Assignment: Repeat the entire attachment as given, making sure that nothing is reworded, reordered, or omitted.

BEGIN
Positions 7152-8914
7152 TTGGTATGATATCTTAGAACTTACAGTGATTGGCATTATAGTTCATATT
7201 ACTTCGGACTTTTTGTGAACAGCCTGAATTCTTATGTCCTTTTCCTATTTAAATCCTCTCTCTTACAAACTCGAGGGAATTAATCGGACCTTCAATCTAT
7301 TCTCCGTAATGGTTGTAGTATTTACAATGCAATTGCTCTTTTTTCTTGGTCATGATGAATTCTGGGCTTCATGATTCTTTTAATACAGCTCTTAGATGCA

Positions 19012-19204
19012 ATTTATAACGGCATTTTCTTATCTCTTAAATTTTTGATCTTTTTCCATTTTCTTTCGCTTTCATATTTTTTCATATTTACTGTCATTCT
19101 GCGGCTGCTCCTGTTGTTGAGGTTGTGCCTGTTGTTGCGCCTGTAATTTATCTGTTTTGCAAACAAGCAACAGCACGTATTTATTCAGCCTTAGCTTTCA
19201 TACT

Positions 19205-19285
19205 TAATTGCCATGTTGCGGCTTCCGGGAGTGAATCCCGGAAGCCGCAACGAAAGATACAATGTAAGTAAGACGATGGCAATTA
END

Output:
Positions 7152-8914
7152 TTGGTATGATATCTTAGAACTTACAGTGATTGGCATTATAGTTCATATT
7201 ACTTCGGACTTTTTGTGAACAGCCTGAATTCTTATGTCCTTTTCCTATTTAAATCCTCTCTCTTACAAACTCGAGGGAATTAATCGGACCTTCAATCTAT
7301 TCTCCGTAATGGTTGTAGTATTTACAATGCAATTGCTCTTTTTTCTTGGTCATGATGAATTCTGGGCTTCATGATTCTTTTAATACAGCTCTTAGATGCA

Positions 19012-19204
19012 ATTTATAACGGCATTTTCTTATCTCTTAAATTTTTGATCTTTTTCCATTTTCTTTCGCTTTCATATTTTTTCATATTTACTGTCATTCT
19101 GCGGCTGCTCCTGTTGTTGAGGTTGTGCCTGTTGTTGCGCCTGTAATTTATCTGTTTTGCAAACAAGCAACAGCACGTATTTATTCAGCCTTAGCTTTCA
19201 TACT

Positions 19205-19285
19205 TAATTGCCATGTTGCGGCTTCCGGGAGTGAATCCCGGAAGCCGCAACGAAAGATACAATGTAAGTAAGACGATGGCAATTA